The avalanche danger for the west central Montana backcountry is CONSIDERABLE. Dangerous avalanche conditions are present in our forecast area. Identify wind loaded slopes and avoid traveling on or under them. Human triggered avalanches are likely today, and natural avalanches are possible. Careful snowpack evaluation, cautious route-finding, and conservative-decision making are essential today.

Good morning, this is Travis Craft with the West Central Montana Avalanche Center’s avalanche advisory for February 28, 2019. This danger rating does not apply to operating ski areas, expires at midnight tonight and is the sole responsibility of the U.S. Forest Service.

Weather and Snowpack

Mountain temperatures range from 18 F to 30 F. In the Bitterroot winds are 10 mph with gusts of 15 mph out of the SSE. In the northern part of the advisory area, winds are 5 mph and gusting 7 mph out of the NE. Snotels are reporting between .4 and .9 inches of SWE for the last 24 hours.

The southern Missions, southern Swans, and Rattlesnake mountains primary avalanche problem is wind slabs. Yesterday, we got easy propagations in pit tests on wind drifted terrain(video). Natural avalanches released in the last 24 hours. Look for wind slabs on cross-loaded slopes and ridges. Pay attention to slopes at low and mid elevations which have been wind loaded. Identify these slopes and avoid traveling on them. These slabs will be sensitive to human triggers today.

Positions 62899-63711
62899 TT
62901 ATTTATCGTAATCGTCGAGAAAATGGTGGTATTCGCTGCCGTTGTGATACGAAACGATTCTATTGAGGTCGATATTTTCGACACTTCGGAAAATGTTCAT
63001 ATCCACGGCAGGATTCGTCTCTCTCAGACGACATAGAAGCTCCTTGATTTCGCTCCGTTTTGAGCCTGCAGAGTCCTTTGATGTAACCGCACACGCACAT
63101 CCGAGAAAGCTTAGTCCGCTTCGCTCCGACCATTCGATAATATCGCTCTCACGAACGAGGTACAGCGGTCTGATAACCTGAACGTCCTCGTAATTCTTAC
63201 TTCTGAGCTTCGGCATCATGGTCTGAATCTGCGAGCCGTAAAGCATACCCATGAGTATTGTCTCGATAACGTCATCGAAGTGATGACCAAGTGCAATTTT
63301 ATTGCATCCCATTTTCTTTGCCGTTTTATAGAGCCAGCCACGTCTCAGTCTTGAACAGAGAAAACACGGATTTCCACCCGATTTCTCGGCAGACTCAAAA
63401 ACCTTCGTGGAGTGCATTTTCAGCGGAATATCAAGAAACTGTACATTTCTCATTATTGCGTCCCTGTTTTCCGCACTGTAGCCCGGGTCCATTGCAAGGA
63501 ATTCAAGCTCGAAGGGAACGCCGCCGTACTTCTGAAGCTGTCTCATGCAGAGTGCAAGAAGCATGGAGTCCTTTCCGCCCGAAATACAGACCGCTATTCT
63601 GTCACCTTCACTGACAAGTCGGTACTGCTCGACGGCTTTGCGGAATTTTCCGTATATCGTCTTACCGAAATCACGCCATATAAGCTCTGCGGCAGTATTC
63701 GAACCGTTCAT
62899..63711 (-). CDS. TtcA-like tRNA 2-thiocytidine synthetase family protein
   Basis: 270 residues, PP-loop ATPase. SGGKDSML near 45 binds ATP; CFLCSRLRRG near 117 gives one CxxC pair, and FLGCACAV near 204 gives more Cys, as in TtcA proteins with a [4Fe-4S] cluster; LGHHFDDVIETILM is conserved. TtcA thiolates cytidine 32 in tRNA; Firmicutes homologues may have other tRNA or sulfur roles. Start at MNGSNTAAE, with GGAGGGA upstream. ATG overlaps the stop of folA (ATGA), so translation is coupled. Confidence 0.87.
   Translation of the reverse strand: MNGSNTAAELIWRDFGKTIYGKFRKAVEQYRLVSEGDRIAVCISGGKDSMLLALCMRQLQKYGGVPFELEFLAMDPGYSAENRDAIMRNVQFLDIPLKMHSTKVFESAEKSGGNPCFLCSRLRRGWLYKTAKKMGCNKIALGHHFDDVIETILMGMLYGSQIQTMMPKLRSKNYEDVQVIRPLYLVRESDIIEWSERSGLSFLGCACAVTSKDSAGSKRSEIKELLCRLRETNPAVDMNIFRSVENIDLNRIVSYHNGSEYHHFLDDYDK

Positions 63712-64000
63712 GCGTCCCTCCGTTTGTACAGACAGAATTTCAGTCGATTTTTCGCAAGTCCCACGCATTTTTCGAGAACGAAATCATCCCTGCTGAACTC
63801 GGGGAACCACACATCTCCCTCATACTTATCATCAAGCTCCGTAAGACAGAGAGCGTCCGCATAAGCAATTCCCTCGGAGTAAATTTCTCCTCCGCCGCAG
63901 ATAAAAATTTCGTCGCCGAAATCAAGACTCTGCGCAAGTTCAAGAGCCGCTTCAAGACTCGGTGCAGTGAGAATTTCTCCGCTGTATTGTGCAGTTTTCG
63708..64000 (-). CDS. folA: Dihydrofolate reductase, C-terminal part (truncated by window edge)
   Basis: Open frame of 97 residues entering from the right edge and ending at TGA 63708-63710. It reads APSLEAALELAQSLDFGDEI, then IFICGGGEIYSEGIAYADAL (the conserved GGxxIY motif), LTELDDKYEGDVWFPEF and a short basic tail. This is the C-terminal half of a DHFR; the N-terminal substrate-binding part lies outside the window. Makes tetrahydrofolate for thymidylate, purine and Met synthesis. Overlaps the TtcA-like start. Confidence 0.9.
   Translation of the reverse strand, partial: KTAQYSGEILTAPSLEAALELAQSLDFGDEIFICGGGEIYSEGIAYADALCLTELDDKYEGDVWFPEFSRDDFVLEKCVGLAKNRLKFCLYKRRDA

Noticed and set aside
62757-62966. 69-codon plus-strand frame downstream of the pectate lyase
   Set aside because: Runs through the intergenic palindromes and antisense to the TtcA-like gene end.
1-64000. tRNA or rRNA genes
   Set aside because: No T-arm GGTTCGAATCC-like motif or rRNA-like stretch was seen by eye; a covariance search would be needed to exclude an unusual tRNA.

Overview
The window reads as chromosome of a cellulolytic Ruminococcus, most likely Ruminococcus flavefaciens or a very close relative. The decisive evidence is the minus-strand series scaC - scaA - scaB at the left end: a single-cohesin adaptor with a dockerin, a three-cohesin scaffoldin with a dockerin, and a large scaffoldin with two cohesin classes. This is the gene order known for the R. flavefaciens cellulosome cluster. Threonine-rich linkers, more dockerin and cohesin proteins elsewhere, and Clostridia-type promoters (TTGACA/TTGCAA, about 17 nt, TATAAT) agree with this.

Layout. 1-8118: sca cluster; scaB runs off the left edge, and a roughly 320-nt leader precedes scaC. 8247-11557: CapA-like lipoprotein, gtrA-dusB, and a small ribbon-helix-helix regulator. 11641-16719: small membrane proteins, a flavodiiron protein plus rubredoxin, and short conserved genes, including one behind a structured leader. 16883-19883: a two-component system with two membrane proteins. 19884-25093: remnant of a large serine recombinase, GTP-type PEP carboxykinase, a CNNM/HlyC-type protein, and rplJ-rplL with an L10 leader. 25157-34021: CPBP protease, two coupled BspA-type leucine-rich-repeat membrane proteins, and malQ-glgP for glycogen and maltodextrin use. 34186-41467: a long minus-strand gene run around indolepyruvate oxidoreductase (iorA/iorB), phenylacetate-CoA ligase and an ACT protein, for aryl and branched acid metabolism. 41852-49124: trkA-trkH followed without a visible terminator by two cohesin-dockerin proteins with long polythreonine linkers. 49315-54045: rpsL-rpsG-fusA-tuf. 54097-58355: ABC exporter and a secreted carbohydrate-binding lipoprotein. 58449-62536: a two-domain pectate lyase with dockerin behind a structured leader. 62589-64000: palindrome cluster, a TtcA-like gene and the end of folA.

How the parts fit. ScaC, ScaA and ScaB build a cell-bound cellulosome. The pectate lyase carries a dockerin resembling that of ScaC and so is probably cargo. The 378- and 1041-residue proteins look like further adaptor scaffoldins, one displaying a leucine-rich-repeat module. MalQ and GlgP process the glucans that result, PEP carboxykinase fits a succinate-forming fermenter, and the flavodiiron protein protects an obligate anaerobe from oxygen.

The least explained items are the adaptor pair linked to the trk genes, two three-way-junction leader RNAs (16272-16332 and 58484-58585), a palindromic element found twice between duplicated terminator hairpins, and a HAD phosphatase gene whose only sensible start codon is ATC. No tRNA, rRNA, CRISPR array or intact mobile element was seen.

The primary avalanche problem in the central and southern Bitterroot is new snow. Look for large loose snow avalanches and storm slabs. Use small test slopes with low consequences to see how the new snow is bonding to old snow surfaces. The sluffs are very big and in steep terrain could be a problem especially if it takes you into a terrain trap(cliffs, rock bands or trees).

The second avalanche problem for the forecast area is persistent slabs. The storm dropped a significant load of snow on our buried weak layers. These layers are guilty until proven innocent. Dig a pit that is 4 feet down and see if buried surface hoar is present and reactive. Look for shooting cracks, natural activity, and collapses; these are clues to instabilities in the snowpack.

Bottom line: Dangerous avalanche conditions exist today.  Avoid traveling on and under wind loaded slopes. New snow will be sensitive to human triggers. Use test slopes and lower angle terrain to check the bonding of new snow to old snow surfaces. Pay attention to changing conditions and look for red flags(shooting cracks, natural avalanche activity, collapsing, and new loading). Dig a pit 4 feet down to check for the dragons lurking(weak layers) in our snowpack.

Avalanche and Weather Outlook

Light snow showers and strong winds today. See the forecast here. This weather will increase the avalanche danger by loading leeward terrain.

As always, if you make it out, please, feel free to share, what you find on our public observations page.

Ski and ride safe.